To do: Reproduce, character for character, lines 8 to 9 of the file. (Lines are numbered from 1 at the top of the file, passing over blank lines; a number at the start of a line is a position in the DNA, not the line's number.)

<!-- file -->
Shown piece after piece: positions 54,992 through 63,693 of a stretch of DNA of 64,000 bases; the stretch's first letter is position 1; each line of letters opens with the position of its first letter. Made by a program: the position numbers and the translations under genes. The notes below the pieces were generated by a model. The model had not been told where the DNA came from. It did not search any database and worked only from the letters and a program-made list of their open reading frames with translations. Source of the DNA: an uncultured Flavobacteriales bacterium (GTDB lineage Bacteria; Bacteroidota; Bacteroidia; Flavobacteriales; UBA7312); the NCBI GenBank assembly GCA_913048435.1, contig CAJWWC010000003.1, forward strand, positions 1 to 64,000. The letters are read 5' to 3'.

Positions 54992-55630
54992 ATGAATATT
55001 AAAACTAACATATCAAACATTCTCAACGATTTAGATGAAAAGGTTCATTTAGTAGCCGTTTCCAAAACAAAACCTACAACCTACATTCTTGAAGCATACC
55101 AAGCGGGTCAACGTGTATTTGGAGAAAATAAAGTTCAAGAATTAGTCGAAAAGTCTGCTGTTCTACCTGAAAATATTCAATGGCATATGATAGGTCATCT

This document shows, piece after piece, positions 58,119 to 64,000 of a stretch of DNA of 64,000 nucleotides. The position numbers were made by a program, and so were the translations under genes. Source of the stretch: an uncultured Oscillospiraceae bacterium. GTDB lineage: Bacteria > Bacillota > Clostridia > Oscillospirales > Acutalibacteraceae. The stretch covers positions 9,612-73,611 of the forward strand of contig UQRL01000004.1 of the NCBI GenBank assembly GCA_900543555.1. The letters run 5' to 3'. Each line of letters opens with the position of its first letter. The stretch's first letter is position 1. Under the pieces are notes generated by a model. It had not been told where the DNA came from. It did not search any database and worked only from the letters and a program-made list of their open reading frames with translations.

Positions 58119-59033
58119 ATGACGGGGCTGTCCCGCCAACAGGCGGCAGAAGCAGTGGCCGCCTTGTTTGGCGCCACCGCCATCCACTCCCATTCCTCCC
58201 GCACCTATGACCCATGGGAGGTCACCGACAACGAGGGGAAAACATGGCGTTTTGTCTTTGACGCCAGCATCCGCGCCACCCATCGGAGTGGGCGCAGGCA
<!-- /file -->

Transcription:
58119 ATGACGGGGCTGTCCCGCCAACAGGCGGCAGAAGCAGTGGCCGCCTTGTTTGGCGCCACCGCCATCCACTCCCATTCCTCCC
58201 GCACCTATGACCCATGGGAGGTCACCGACAACGAGGGGAAAACATGGCGTTTTGTCTTTGACGCCAGCATCCGCGCCACCCATCGGAGTGGGCGCAGGCA